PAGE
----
Bayard Rustin is not the best known name from that time period; he was homosexual and that was at times considered to be a detrimental. The movie still shows that he was the one who had the connection to Harry Belafonte, and that is how you got a chartered plane full of celebrities to the final march.

There were many marchers, and many of them participated in organizing. Seeing Amelia Boynton beaten unconscious may lead you to her writing. Seeing Annie Lee Cooper (who had been a registered voter in Pennsylvania) be denied registration in Alabama may make the conflict more personal (and more satisfying when you see her punch the sheriff).

It is vital to see that there were people contributing of all races, genders, ages, and sexualities. It would be unfair to them, and poor gratitude, to diminish their achievements, but it is also important to remember that everyone has the ability to contribute now. That is an important lesson, but there are other lessons for those contributing now, or wishing to do so.

Activism is hard. It takes a toll. Sometimes it is a physical toll, involving tear gas and clubs and hopefully only bean bag bullets. It could just be aching feet. There is an emotional toll of abuse and exhaustion and being discouraged when nothing seems to change. Also, the emotional toll can take a physical toll.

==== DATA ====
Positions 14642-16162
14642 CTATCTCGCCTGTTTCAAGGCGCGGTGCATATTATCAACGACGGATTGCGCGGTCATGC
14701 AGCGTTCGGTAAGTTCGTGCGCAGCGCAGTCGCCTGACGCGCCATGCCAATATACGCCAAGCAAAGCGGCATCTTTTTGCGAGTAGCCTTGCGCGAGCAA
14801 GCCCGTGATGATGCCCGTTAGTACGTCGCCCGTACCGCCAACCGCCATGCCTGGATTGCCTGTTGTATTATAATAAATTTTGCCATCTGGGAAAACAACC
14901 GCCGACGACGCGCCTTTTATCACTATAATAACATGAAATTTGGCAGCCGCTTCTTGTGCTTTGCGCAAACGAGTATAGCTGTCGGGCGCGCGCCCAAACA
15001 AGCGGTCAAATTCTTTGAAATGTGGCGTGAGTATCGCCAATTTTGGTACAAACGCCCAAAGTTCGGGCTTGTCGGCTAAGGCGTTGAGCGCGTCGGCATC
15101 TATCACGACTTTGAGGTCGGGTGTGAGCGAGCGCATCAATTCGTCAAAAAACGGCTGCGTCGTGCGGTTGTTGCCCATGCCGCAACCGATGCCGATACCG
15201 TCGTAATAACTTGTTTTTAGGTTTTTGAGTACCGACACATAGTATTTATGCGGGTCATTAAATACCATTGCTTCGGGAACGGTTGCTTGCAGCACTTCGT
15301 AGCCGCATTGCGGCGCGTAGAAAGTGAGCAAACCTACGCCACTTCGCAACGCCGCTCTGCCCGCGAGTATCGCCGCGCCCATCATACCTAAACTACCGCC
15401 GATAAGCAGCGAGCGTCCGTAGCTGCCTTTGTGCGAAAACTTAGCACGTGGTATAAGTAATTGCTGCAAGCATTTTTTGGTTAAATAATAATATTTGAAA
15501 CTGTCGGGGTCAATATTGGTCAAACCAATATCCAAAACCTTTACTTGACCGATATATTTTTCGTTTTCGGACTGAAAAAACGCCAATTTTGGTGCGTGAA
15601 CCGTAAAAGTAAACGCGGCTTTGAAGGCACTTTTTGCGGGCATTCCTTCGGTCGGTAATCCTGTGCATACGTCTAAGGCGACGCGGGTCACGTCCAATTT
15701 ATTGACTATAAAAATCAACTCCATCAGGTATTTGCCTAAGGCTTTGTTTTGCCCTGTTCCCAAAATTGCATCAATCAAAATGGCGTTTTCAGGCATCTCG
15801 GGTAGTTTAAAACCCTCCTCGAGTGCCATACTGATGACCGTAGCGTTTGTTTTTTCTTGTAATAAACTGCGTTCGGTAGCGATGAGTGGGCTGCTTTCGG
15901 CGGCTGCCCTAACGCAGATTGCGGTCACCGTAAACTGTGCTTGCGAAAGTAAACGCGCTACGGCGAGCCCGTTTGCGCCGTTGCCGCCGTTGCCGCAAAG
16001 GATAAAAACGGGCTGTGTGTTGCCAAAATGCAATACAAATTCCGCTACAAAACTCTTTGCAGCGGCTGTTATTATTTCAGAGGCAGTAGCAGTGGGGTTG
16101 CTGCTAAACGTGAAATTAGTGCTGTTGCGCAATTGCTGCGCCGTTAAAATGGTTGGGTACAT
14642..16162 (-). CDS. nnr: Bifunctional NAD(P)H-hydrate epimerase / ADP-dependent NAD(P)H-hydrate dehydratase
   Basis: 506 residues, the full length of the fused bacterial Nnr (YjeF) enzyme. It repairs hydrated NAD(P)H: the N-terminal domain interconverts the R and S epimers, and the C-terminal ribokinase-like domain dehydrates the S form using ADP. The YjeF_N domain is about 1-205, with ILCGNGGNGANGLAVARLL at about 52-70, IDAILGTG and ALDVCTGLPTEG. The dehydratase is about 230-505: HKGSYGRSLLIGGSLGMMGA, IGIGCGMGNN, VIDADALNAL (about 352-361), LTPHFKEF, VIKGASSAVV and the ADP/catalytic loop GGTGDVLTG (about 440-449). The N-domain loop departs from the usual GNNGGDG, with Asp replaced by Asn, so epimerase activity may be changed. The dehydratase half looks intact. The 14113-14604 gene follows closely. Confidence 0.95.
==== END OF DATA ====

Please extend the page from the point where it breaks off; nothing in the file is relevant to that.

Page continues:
You can take some tactical lessons from the movie. This is again where I will recommend Abernathy's And The Walls Came Tumbling Down, valuable not just for the warmth of his voice but for being written twenty years later and having the advantage of hindsight.

What I carried away was more the importance of interpersonal support. In one scene, King calls up Mahalia Jackson in the middle of the night because he needs to hear the voice of the Lord, and she sings for him.

What I saw in the movie is them needing each other. They feed each other and care for each other's children. They go on drives together to sort out their thoughts. They joke, and it may be gallows humor, but that can help too. And when there are fractures in their relationships, they need to address them.

"Caring for myself is not self-indulgence, it is self-preservation, and that is an act of political warfare."  -- Audre Lorde

It is true. Eat, drink, and rest. That will still not be enough.